BRITT, Iowa - The pandemic has made life harder for all of us. Feelings of isolation and anxiety can spiral out of control. That scenario can lead to dispair or even suicide.
A study by the Centers for Disease Control and Prevention says nearly 40% of adults in the United States reported struggling with mental illness or substance abuse in June. 11% seriously considered suicide.
Hancock County Health System says they've seen a significant increase in the number of patients seeking treatment for mental problems, which is why it is so important to know the signs of someone contemplating suicide.
"If people are talking about taking their life. If they're having extreme mood swings. If they are talking about feeling hopeless or worthless or being a burden to their family," said therapist Jillian Carpenter, explaining a few of the signs.
Sleep issues and an increase in the use of drugs or alcohol are also red flags. Carpenter says if you think someone might be suicidal, you need to act quickly.
Don't hesitate to call 9-1-1 or the Suicide Prevention Lifeline at 1-800-273-TALK (8255). You can even go to a local hospital.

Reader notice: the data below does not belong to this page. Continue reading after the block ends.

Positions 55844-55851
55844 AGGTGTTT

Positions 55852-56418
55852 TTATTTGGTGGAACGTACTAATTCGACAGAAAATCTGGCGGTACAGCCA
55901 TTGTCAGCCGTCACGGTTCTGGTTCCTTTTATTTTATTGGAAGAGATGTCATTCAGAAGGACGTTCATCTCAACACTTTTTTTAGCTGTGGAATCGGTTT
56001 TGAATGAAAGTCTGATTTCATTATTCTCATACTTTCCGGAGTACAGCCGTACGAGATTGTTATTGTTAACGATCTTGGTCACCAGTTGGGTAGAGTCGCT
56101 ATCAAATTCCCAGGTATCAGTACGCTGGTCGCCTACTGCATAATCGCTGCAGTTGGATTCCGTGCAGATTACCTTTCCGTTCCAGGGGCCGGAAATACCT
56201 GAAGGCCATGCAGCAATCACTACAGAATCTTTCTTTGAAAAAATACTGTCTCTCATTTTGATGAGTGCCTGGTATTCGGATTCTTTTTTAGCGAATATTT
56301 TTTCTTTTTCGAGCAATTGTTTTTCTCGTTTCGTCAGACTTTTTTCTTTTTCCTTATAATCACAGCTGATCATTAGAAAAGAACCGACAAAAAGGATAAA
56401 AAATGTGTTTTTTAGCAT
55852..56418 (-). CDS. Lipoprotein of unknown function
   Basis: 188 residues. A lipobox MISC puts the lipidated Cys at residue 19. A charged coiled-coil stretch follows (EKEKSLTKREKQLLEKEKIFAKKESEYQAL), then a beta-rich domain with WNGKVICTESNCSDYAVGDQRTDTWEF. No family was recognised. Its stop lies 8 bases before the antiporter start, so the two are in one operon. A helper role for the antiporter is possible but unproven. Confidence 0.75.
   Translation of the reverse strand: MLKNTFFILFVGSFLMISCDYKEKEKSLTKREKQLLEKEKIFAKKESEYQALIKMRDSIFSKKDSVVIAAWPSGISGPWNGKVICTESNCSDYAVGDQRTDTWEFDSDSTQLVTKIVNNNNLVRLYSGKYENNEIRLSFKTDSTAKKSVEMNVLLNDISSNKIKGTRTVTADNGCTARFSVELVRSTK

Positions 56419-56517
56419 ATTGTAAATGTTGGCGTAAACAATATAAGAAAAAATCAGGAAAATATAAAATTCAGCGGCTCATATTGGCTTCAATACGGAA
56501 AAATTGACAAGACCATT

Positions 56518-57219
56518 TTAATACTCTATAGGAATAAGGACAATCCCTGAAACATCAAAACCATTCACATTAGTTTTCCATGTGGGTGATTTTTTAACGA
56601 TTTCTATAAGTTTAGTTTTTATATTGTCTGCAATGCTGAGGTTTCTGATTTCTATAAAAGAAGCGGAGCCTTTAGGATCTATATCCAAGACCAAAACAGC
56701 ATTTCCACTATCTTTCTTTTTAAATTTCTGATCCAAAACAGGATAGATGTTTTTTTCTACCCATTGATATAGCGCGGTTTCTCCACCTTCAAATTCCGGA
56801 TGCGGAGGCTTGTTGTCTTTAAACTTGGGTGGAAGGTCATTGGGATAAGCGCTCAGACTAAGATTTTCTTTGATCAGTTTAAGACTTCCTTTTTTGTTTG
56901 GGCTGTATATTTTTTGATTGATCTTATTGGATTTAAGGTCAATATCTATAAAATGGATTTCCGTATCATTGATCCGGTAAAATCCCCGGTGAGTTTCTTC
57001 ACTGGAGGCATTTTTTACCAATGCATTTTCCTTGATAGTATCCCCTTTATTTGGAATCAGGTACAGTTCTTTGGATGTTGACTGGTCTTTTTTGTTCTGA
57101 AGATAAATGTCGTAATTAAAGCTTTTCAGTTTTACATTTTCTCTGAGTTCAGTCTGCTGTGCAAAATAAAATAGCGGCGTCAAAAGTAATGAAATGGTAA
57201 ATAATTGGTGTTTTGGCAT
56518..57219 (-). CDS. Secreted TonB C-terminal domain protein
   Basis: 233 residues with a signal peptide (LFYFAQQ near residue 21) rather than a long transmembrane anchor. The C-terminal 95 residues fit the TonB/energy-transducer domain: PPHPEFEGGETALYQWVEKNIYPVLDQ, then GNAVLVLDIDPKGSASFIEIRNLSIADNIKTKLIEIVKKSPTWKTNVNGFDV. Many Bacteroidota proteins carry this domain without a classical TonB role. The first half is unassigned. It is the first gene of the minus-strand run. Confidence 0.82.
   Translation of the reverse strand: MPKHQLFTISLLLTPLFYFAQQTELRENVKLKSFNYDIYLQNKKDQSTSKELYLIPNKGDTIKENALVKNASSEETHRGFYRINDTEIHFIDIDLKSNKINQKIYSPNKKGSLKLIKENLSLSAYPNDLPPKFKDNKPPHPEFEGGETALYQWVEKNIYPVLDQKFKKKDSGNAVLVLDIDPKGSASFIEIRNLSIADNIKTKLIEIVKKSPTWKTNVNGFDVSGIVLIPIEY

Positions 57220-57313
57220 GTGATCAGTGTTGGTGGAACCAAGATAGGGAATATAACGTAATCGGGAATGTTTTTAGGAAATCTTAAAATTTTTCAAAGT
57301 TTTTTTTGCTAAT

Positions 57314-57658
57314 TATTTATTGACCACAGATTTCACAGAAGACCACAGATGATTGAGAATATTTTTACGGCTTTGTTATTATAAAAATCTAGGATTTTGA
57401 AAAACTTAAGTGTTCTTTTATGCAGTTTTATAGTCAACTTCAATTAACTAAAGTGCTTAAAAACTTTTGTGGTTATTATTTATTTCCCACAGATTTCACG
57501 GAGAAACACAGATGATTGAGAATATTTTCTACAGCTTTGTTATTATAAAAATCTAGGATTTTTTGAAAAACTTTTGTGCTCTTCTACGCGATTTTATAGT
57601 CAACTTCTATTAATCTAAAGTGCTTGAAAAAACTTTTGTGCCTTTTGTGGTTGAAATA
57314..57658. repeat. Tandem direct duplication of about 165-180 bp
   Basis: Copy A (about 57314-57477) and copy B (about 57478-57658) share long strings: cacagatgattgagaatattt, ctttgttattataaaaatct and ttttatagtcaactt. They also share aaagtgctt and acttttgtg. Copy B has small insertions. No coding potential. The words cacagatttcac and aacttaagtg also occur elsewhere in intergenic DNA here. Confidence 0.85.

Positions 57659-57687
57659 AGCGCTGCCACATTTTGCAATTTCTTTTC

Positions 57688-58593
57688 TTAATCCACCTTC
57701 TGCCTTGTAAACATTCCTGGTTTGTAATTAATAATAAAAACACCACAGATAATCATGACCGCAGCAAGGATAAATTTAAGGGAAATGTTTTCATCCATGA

According to Carpenter, therapy and possibly medication could get a patient feeling better.
"The first thing we would want to do is have a safety plan in place. Knowing who they can go to if they are feeling suicidal. Activities, things they can do to occupy their time," she said.
The people most impacted by the pandemic are seniors. 5% of the patients in the hospital's Senior Life Solutions Program said they're feeling lonely and sad.
"They don't have anywhere to go. They need to isolate and it's very difficult for them. They become lonely, have to give up a lot their independance. Going out with their friends," said program director Heidi Metz.
The Suicide Prevention Lifeline is staffed 24 hours a day and it is confidential. The number is 1-800-273-TALK (8255).